Saturday, February 22, 2014

This Week in Texas Methodist History  February 23

Enoch Marvin Appointed to Marshall, February 1865.

The First United Methodist Church of Marshall has a magnificent stained glass window dedicated to one of its preachers who was elected bishop while serving that church.  Enoch Mather Marvin was the first Texas preacher to be elected a Methodist bishop.

Actually Marvin was much more a Missourian than a Texan.  He had been born in Warren County, Missouri, in 1823, and climbed  the steps of ordination to full membership in the Missouri Conference by 1843.  He was far from polished, and observers of the young preacher commented on his awkwardness and ill-fitting clothes.   In spite of his rough-hewn ways, he had the gift of connecting with the common people and was presiding elder before he was thirty.  In 1856 we was appointed to the Centenary Church in St. Louis, one of the best appointments in the conference in one of the great cities of the era.

He filled that appointment until 1862 when he left.  By that time, it was obvious that Missouri was to remain in the Union, and Marvin’s sympathies were with the South.  Marvin served as chaplain to Confederate forces and often preached in MECS churches, including the one in Marshall, Texas.  One should recall that the Missouri government in exile used Marshall as its headquarters from November 1863 to the end of the war.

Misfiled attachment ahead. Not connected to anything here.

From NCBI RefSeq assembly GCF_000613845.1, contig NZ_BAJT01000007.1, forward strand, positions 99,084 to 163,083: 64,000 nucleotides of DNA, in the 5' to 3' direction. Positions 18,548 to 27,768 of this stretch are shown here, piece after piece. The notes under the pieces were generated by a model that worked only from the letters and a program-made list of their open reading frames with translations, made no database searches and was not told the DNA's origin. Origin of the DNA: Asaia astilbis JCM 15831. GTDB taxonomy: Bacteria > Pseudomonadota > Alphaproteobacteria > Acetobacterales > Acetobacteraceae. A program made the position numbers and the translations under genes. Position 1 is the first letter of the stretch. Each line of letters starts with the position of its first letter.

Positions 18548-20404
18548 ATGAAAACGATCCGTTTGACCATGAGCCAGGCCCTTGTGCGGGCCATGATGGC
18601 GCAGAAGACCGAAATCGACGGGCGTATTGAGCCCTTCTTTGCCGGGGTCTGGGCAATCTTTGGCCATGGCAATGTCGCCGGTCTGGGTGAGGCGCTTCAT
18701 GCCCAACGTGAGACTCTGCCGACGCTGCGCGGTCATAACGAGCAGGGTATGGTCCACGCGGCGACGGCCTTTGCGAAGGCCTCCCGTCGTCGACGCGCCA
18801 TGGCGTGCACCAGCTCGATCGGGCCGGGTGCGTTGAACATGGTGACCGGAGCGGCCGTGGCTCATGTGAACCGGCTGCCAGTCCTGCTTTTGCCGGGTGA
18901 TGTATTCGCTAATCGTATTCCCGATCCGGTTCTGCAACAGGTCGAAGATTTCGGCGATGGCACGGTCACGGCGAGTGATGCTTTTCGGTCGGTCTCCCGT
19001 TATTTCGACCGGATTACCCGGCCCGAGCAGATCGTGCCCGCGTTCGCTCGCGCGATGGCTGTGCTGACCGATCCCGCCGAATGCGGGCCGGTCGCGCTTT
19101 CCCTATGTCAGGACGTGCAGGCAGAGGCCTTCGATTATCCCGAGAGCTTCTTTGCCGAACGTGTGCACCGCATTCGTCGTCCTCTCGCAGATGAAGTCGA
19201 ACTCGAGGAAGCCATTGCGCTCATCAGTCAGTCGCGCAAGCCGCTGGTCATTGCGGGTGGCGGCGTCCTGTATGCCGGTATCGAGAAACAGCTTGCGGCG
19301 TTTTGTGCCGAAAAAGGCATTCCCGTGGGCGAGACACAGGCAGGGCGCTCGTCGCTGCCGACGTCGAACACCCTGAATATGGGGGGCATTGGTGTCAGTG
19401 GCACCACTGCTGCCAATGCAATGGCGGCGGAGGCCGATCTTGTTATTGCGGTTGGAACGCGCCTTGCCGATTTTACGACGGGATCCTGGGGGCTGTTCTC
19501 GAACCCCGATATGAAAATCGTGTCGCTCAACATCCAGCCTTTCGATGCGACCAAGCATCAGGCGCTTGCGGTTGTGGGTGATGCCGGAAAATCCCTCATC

In February 1865 the Marshall preacher, C. L. Hamill, died.  A delegation of Marshallites went ot the Presiding Elder to ask him to send Marvin to be their preacher.  Marvin was well-known to the congregation since he had preached at the church several times in 1864. 

Enoch Marvin accepted the position and set the wheels in motion requesting that Abraham Lincoln authorize his family to pass through the military lines. Mrs. Marvin had remained in St. Louis and had not seen her husband since his 1862 departure.  In March, 1865 Mrs. Marvin and the children not only got permission, but transportation down the Mississippi on a Federal gun boat.  They eventually found their way up the Red River and a short distance overland to Gaines Crossing of the Sabine.  By this time they were being escorted by Confederate rather than Union soldiers, and a reunion was achieved. 

The story of Marvin’s election in absentia at the General Conference of 1866 is well known, including his refusal to shave his beard and the necessity to buy new clothes for his consecration service.

Enoch Marvin was one of the most beloved bishops of his era.  Marvin UMC in Tyler is named for him.  Marvin College in Waxahachie and Enoch Marvin College in Kan were both named for him.  There were also many Texas Methodists who named their sons “Marvin” in his honor.


Post a Comment

<< Home